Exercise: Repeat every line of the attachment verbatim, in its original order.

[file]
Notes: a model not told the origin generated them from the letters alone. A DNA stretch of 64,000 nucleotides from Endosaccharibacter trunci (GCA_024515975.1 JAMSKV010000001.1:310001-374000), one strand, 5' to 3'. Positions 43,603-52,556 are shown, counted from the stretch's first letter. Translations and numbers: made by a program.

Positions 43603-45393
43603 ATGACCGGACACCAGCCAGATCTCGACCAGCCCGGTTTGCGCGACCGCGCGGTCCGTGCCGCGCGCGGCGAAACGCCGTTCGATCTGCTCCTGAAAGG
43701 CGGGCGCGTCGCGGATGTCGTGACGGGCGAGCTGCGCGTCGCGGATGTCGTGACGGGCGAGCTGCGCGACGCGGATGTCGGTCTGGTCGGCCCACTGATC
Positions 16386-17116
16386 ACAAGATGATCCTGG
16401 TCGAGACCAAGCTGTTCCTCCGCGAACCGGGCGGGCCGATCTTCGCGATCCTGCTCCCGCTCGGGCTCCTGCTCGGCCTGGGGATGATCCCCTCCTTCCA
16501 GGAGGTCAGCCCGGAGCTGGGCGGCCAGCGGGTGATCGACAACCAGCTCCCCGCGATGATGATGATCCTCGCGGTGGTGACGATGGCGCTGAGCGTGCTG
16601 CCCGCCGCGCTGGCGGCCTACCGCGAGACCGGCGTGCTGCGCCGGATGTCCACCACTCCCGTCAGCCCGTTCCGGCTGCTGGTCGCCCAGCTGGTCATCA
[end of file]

Notes: a model not told the origin generated them from the letters alone. A DNA stretch of 64,000 nucleotides from Endosaccharibacter trunci (GCA_024515975.1 JAMSKV010000001.1:310001-374000), one strand, 5' to 3'. Positions 43,603-52,556 are shown, counted from the stretch's first letter. Translations and numbers: made by a program.

Positions 43603-45393
43603 ATGACCGGACACCAGCCAGATCTCGACCAGCCCGGTTTGCGCGACCGCGCGGTCCGTGCCGCGCGCGGCGAAACGCCGTTCGATCTGCTCCTGAAAGG
43701 CGGGCGCGTCGCGGATGTCGTGACGGGCGAGCTGCGCGTCGCGGATGTCGTGACGGGCGAGCTGCGCGACGCGGATGTCGGTCTGGTCGGCCCACTGATC
Positions 16386-17116
16386 ACAAGATGATCCTGG
16401 TCGAGACCAAGCTGTTCCTCCGCGAACCGGGCGGGCCGATCTTCGCGATCCTGCTCCCGCTCGGGCTCCTGCTCGGCCTGGGGATGATCCCCTCCTTCCA
16501 GGAGGTCAGCCCGGAGCTGGGCGGCCAGCGGGTGATCGACAACCAGCTCCCCGCGATGATGATGATCCTCGCGGTGGTGACGATGGCGCTGAGCGTGCTG
16601 CCCGCCGCGCTGGCGGCCTACCGCGAGACCGGCGTGCTGCGCCGGATGTCCACCACTCCCGTCAGCCCGTTCCGGCTGCTGGTCGCCCAGCTGGTCATCA